“And he arose and came to his father. But while he was still a long way off, his father saw him and felt compassion, and ran and embraced him and kissed him. And the son said to him, ‘Father, I have sinned against heaven and before you. I am no longer worthy to be called your son.’ But the father said to his servants, ‘Bring quickly the best robe, and put it on him, and put a ring on his hand, and shoes on his feet. And bring the fattened calf and kill it, and let us eat and celebrate. For this my son was dead, and is alive again; he was lost, and is found.’ And they began to celebrate.” – Luke 15:20-24
Search and rescue is a deadly serious business, and its practitioners take it as such. The stakes are high, and the implications of success-versus-failure show dramatic departure.
This weekend, a massive tornado ripped through Joplin Missouri, with the death toll now standing at 116. By many accounts, there are portions of the town that were just leveled. In such cases, the response of friends, neighbors, and the rescue workers is unfettered focus and desperation. There are lives to save, and we don’t have much time.
Drudge is reporting that a man, trapped in the rubble of a building, was able to get a text message out to a friend indicating that he was trapped and giving his location (story here). The man was later pulled from the rubble to safety.
It is comforting to know, that when you call for help (a) somebody is listening and (b) they’ll be coming for you. They’ll be throwing aside everything else on their plate for the day/week/month and coming to find you.
Some 2000 years ago, our Lord came to seek and save that which was lost. (That is all of us, by the way.) We see in His ministry and sacrifice the same focus, dedication and near desperation. “People are going to die if I don’t do My job – and I can’t have that.” The Bible says that he carried out the final payment in the search and rescue “for the joy that was set before him” (Hebrews 12:2) – the joy of success in finding what was lost.
Despite what you may have seen or heard from whatever dealings you’ve had with the church world, there is very little formalism to this mission. You don’t have to ask for help “the right way”. No, “The sacrifices of God are a broken spirit; a broken and contrite heart, O God, you will not despise.” (Psalm 51:17) – God deals in the honest cry for help.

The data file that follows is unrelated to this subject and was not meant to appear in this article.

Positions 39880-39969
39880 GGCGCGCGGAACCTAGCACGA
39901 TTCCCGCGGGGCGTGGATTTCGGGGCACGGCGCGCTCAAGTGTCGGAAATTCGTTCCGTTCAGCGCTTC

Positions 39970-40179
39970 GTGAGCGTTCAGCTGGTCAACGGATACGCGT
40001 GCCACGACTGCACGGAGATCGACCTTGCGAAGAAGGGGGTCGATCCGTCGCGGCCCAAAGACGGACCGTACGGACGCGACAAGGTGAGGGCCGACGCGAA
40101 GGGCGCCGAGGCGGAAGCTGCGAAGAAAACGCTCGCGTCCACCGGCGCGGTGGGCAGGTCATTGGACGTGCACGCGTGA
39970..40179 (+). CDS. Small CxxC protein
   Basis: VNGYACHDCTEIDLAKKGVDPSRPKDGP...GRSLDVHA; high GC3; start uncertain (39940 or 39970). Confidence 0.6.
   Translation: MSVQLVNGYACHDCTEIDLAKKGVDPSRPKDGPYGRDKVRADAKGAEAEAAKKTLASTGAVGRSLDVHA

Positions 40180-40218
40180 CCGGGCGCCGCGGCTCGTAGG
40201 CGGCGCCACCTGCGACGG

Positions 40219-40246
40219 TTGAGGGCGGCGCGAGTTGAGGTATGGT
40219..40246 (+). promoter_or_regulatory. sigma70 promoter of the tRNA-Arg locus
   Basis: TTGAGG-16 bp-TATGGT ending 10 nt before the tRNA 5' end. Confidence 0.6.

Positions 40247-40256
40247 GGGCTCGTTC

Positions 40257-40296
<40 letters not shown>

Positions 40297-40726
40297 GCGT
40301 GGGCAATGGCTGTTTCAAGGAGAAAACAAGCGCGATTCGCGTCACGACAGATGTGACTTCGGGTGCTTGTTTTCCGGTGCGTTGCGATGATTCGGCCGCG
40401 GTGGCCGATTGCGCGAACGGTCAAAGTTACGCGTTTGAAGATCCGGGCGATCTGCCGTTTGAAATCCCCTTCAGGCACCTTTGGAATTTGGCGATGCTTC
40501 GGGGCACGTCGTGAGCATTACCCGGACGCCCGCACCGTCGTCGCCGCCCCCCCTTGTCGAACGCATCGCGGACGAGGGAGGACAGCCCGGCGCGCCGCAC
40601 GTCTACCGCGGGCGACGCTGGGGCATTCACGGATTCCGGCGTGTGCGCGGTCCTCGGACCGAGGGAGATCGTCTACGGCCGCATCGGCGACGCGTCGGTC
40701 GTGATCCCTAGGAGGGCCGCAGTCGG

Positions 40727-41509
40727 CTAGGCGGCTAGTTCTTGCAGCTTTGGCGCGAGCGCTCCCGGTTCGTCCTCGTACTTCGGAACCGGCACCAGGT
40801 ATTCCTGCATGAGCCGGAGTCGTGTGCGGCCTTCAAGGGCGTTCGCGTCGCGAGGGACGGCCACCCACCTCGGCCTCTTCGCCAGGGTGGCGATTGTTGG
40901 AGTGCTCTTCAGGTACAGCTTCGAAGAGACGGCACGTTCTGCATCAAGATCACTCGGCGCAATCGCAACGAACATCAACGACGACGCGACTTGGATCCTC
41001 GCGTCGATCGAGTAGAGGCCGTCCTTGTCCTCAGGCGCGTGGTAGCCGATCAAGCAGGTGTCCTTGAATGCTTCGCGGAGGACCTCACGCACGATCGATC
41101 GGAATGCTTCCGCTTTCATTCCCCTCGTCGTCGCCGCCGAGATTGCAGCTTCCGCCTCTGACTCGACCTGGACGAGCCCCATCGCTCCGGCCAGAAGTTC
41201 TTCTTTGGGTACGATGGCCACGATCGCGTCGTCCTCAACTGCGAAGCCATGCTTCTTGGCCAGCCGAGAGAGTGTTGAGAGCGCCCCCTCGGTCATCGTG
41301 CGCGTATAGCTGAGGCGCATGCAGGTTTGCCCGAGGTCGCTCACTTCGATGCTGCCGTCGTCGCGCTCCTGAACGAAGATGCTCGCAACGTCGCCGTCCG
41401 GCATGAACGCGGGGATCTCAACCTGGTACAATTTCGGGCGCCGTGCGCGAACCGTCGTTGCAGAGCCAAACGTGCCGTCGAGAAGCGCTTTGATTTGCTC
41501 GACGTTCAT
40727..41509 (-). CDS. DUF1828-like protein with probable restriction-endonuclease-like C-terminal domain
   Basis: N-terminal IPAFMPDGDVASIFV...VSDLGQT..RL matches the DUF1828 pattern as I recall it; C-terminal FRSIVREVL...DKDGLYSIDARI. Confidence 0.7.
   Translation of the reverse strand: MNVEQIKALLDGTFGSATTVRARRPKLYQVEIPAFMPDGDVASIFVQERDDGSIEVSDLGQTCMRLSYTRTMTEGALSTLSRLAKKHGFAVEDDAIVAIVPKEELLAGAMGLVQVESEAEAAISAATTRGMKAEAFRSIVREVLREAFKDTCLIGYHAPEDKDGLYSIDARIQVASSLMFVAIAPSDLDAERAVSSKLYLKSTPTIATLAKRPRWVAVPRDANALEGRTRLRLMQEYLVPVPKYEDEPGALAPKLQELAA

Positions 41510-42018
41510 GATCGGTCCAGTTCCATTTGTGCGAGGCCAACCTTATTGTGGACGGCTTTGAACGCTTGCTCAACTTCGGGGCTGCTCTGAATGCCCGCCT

Several years ago, a Baltimore harbor water taxi capsized in a freak storm. In that accident, Dr. George Bentrem from Harrisonburg, VA lost his six-year-old son Daniel (one story is here). Apparently he was able to grab his wife and one daughter, but his son was swept away by the current and another daughter was trapped under the boat in the frigid water for over 10 minutes.
A hand above the water …
My pastor recounted the story just a few Sundays ago in church (The 17 April Sermon, if you’re interested). He’s from Harrisonburg and apparently knew the doctor. The recounting speaks to the heart of the search. Imagine it now, your son has been swept away into the chilling waters. Perhaps he can swim, perhaps not, but at those temperatures nobody holds out long … and you don’t see him. You’ve made several dives into the water looking for him yourself (risking hypothermia and your own life) to no avail. It’s heartbreaking to even consider it (I have three sons of my own).
Consider now the heart of God for His creation. Consider the father’s reaction should a small hand have pressed above the water, even just for a moment. That would be enough. He would have found the target, and moved without hesitation.
When things are desperate, throw up a prayer, throw up a text, give a holler. If you’re buried in the rubble, you can trust that if the message gets out, they’ll be coming for you. If you find yourself trapped deep underground in a Chilean mine, hold on and hold out. They’ll be looking for you – it may take 69 days for them to get you to the surface again – but your boys will be coming for you.
Keep hope alive, for there is hope, and hope is a good thing.